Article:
• Problem-solve if it’s not working. If you still forget to hang up your keys, problem-solve. Maybe you’ll be more successful if your key hook is near the place where you put your purse or your briefcase.
  • Problem-solve with your family. Other family members may have useful ideas. Asking for suggestions to help with ADD struggles is good role-modeling for your kids.

Combat clutter to create calm.

In today’s fast-paced world, every woman looks for ways to simplify her life. As a woman with ADD, your need to cut back is even greater. Here are some ideas to get started:

  • Many women with ADD live with a constantly cluttered environment, and ADD clutter tends to multiply. If you haven’t sorted through yesterday’s mail, you’re more likely to just toss today’s mail on top of the pile and let the clutter grow. There are no easy answers, but here are a few ADD-friendly rules:
  • First, clutter no more. Before you tackle existing clutter, start by creating no “new” clutter. Hang up your clothes, sort and process your mail, put things back after using them, put groceries in the pantry, fold the laundry and put it away, wash the dishes and put them away.
  • Think small. Don’t take on too much at once – take on “one drawer per day,” or “one shelf per day.”
  • Finish what you start. Take on one small organizing project at a time and then stick with it to completion.
  • Don’t try to do it alone. You and your kids can work on this together. Ask your kids for ideas and help with your clutter; offer them support in digging out their rooms. Give your children the message that, with ADD, being organized doesn’t come naturally, but together we can do it.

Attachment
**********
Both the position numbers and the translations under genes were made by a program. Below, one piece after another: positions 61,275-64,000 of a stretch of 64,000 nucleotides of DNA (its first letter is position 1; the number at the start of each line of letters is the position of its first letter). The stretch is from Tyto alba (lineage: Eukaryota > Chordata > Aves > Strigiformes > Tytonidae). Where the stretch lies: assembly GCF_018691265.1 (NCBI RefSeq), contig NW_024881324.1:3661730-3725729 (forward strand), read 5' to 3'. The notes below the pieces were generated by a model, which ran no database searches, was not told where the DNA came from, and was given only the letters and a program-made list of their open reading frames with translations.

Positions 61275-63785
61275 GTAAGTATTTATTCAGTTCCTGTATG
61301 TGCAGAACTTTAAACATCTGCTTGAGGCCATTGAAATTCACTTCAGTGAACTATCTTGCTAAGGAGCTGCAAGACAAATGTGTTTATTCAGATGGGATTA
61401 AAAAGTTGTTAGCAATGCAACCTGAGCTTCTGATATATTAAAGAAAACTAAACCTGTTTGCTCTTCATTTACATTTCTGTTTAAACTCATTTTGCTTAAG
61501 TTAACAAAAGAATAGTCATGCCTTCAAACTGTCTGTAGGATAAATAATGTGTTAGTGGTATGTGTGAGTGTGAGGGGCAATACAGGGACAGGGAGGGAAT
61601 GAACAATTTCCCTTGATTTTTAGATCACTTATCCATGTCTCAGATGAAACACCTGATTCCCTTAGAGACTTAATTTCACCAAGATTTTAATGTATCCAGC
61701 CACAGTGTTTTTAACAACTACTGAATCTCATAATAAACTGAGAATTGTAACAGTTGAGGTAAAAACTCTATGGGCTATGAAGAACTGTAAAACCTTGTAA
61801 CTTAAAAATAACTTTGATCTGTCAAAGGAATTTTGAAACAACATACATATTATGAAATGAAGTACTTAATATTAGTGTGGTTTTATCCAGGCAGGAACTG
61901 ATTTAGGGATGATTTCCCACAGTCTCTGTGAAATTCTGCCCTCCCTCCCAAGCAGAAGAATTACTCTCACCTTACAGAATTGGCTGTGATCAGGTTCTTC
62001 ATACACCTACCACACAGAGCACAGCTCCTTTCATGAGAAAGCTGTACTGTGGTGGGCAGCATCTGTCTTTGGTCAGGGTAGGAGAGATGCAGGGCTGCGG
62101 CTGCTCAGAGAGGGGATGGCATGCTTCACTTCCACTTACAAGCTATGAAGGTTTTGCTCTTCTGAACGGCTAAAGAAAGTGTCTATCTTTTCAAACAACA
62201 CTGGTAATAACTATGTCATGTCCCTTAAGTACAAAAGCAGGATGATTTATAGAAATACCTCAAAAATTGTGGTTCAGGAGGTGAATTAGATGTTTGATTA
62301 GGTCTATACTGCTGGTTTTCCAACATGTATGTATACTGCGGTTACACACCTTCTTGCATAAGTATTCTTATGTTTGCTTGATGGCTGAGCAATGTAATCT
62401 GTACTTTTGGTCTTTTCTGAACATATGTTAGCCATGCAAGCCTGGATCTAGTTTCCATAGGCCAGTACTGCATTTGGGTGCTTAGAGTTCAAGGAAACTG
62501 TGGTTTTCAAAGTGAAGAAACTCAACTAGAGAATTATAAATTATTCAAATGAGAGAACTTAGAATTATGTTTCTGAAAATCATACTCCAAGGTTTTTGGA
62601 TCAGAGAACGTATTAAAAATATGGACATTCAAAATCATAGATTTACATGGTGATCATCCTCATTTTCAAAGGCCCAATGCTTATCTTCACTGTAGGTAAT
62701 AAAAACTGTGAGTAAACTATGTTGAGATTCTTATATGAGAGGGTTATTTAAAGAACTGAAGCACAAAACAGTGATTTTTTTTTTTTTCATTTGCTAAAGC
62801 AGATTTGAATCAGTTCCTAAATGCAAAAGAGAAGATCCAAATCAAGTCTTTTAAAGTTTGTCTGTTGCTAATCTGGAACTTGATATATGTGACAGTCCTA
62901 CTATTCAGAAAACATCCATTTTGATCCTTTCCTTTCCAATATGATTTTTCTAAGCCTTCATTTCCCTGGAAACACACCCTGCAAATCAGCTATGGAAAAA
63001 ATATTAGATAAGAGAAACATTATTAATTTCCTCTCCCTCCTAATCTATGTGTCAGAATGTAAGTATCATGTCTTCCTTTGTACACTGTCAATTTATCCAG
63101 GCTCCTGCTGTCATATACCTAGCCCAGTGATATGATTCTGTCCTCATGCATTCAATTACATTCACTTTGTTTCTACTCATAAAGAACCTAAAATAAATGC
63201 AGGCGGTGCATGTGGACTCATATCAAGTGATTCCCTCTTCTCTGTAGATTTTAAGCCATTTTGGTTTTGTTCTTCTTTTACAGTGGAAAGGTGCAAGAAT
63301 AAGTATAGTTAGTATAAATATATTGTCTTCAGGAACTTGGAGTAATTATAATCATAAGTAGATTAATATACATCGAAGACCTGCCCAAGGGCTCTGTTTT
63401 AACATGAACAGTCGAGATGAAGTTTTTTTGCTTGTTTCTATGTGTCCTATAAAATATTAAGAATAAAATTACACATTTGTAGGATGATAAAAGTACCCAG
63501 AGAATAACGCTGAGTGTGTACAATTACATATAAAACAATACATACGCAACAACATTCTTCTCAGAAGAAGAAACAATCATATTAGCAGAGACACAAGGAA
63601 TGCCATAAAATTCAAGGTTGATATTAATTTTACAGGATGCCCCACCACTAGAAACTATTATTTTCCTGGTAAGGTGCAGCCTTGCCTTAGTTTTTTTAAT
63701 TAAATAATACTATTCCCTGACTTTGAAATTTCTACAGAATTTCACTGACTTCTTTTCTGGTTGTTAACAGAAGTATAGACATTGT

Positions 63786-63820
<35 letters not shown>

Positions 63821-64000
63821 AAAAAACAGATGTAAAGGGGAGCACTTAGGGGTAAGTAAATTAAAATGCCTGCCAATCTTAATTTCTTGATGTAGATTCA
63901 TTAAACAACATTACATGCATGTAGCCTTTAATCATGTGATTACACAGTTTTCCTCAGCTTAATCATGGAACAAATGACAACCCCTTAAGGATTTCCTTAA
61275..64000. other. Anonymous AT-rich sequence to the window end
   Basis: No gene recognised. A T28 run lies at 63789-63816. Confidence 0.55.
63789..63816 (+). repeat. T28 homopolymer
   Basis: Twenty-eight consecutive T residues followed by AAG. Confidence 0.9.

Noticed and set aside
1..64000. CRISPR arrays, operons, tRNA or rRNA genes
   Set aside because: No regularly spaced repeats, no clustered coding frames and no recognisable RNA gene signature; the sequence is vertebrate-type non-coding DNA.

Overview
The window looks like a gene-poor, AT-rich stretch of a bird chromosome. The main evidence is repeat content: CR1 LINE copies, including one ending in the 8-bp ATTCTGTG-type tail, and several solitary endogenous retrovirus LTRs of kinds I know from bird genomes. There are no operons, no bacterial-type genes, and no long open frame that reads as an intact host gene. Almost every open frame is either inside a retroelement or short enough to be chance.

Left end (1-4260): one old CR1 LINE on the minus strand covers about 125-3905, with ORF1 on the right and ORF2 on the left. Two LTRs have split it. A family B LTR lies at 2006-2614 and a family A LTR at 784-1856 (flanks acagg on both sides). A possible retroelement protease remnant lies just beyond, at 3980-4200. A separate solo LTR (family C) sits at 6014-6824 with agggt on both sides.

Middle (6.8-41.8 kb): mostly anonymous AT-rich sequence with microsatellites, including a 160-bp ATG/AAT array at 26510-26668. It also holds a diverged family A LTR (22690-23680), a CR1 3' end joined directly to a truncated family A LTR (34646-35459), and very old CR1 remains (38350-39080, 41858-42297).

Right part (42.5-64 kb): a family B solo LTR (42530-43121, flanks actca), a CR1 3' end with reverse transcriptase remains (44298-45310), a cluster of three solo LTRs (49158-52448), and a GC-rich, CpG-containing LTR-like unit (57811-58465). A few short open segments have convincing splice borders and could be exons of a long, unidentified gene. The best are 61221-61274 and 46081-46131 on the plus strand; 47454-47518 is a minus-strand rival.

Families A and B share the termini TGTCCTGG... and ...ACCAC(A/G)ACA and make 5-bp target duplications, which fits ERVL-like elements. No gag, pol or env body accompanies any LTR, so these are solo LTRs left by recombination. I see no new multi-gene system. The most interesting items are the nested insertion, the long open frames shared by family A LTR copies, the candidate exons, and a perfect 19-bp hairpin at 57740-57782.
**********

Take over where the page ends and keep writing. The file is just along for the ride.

Collaborate and communicate with your child’s school.

Teamwork between home and school is critical. It is important that the school faculty be aware of all that you are doing for your child with ADD. That way, everyone is working toward the common goal of helping your child achieve independence and academic success. The school will need information about your child’s diagnosis, treatment and academic recommendations so that a plan of action can be set in place.

It is critical to establish consistent and open communication with your child’s teacher. Collaborate with your child’s teacher to find solutions for your child’s ADD challenges.

With your busy schedule, it’s not always easy to meet with your child’s teacher in person, so here are some ways to keep in touch:

  • Communicate by phone or email on a regular basis.
  • Create a notebook that travels back and forth with your child. This allows the teacher to write down any notes about your child. You can also add any important information that you think the teacher should be aware of as it arises.